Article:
If It’s So Broken, Why Won’t Someone Fix It

The other day the twitterverse was awash with talk of Russell Brand. Since he is of the celebrity ilk, this is no surprise. Katy Perry and all that.

Then someone put up a link to this:

Newsnight presenter Jeremy Paxman (I was trying to think of a televisual New Zealander I could liken him to. Alas, there is none.) questions Brand about his guest editing of the New Statesman magazine and never having voted.

Paxman was more or less saying that Brand couldn’t complain about the system if he wasn’t willing to vote. Another way he said it was, “Why should we listen to you if you can’t even be bothered going out there to vote.”

Brand was countering Paxman with the argument that the system of Westminster democracy is so broken serving just a few massive corporates and such a tiny fraction of the population that a vote within that system is actually a vote for the system.

As much as Paxman tried to steer the interview, Brand wouldn’t allow it. He is not voting because of his absolute indifference towards

When Paxman asked what Brand was doing when he was 18, he replied he was a drug addict because he came from the kind of conditions that he says are exacerbated by the current political system. He says people don’t want to engage because they are not represented by the current political elite.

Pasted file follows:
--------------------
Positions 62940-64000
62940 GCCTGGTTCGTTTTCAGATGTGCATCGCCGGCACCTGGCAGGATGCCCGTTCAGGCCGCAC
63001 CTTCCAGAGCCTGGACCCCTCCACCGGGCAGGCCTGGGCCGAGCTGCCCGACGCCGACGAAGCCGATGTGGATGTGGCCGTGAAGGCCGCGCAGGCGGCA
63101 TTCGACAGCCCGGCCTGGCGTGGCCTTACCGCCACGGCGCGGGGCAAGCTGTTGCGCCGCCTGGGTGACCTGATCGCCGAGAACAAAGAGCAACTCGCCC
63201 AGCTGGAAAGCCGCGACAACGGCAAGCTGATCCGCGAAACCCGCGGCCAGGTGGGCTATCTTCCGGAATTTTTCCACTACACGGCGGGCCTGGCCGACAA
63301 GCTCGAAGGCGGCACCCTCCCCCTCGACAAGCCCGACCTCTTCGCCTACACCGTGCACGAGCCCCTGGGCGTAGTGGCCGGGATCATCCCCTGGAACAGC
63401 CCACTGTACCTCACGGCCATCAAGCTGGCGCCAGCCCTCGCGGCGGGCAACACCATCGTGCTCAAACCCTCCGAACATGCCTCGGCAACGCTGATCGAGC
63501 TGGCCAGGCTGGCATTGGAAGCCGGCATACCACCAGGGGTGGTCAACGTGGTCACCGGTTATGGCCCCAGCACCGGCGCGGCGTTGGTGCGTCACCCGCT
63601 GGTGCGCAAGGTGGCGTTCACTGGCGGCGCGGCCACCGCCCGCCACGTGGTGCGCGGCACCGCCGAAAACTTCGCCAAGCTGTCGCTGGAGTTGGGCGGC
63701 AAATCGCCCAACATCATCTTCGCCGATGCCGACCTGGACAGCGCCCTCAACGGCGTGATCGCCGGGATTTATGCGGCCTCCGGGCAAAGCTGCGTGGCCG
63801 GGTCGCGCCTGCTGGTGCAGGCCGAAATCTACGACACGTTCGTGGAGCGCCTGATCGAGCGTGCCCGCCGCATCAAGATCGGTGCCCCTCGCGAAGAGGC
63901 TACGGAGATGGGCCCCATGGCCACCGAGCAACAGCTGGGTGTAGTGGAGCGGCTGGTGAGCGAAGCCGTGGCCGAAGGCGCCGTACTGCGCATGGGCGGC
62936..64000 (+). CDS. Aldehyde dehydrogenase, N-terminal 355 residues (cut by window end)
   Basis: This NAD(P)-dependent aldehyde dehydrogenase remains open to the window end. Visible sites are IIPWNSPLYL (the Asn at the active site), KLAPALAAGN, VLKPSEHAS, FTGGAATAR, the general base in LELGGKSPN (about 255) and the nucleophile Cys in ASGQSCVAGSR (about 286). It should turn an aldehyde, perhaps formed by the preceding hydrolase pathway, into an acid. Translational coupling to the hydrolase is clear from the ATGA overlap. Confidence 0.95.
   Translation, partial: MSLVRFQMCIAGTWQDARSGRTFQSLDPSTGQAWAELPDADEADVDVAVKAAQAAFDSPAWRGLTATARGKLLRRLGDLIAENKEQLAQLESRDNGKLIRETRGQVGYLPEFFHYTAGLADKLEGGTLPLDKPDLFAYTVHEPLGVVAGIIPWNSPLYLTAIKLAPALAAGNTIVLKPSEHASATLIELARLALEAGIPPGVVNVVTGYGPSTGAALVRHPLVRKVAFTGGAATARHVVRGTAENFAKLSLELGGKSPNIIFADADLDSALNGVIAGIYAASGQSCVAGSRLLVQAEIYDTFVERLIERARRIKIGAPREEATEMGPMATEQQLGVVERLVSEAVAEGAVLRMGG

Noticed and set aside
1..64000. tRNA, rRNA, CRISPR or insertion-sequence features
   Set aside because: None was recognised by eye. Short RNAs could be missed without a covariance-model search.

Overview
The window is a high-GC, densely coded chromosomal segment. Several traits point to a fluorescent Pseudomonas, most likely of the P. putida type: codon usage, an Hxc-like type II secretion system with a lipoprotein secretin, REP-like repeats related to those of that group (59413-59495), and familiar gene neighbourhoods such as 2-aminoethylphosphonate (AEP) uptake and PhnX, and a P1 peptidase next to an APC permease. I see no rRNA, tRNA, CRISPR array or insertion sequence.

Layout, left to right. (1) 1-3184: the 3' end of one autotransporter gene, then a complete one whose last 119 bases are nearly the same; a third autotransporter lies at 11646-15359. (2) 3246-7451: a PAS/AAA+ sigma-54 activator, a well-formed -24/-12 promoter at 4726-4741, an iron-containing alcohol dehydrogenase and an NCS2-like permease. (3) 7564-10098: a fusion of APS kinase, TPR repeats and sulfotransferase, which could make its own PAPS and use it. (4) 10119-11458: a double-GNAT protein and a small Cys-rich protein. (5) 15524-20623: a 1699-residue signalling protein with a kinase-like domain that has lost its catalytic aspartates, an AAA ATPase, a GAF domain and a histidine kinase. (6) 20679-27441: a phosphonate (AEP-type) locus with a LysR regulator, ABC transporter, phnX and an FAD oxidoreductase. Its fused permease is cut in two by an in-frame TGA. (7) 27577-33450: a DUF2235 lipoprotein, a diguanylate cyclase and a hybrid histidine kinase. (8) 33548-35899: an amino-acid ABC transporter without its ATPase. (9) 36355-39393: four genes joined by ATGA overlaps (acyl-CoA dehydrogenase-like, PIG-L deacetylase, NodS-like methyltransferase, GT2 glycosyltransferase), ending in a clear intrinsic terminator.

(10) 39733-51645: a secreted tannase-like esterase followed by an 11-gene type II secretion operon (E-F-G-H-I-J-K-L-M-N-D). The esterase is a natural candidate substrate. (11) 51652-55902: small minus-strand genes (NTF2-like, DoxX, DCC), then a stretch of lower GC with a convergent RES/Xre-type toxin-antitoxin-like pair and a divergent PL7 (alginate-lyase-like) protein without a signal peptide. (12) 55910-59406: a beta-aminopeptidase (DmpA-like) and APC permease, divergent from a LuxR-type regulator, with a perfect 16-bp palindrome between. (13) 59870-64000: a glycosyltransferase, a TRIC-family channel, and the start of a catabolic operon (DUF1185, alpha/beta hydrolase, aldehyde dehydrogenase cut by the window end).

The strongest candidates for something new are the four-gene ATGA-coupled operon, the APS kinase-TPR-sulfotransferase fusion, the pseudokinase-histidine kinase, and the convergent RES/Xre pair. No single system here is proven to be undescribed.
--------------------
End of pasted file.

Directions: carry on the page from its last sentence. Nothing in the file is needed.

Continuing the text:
The apathy doesn’t come from us the people, it comes from people running the system. Where there is profit, Brand says, there is deficit. This deficit has led to a massive underclass of people who don’t see any hope coming from or receive anything to improve their lives from those in power. That’s why they, and he, don’t vote. Why would you? The system gives you nothing so why vote for it.

Here is Russell Brand’s 4500 word manifesto which appeared in the edition of the New Statesman he edited.

He calls for a revolution.

New Zealand just had a series of local body elections with turnouts so poor that more people watched the current series of The Block than bothered to post in their vote.

According to our own Electoral Commission, 29% of people are just not interested in politics. I would imagine politics not being relevant to their daily existence being the root cause of that.

Politics has never been interested in them.

It’s not that we are apathetic, it’s just that the choices we have on offer are so unbelievably poor or so far apart from what we believe a good and functioning society should be that we are not wanting to take part.

If you give us something to vote for, we will vote. If you keep everything for yourselves, then you might as well keep the system for yourself as well. I’ll just get on with making sure my kids are fine thanks.

Mr B.

PS: Since the current capitalist paradigm is built on oil and money, I’ve often wondered what would happen if we all just decided that money wasn’t important any more and we just stopped spending it. Does that make me a communist?

Sources:

Russell Brand’s 4500 word manifesto – New Statesman, 24 October, 2013

Newsnight Interview with Russell Brand – BBC Newsnight, October 2013

Electoral Commission Survey of Voters and Non-Voters, 2011.

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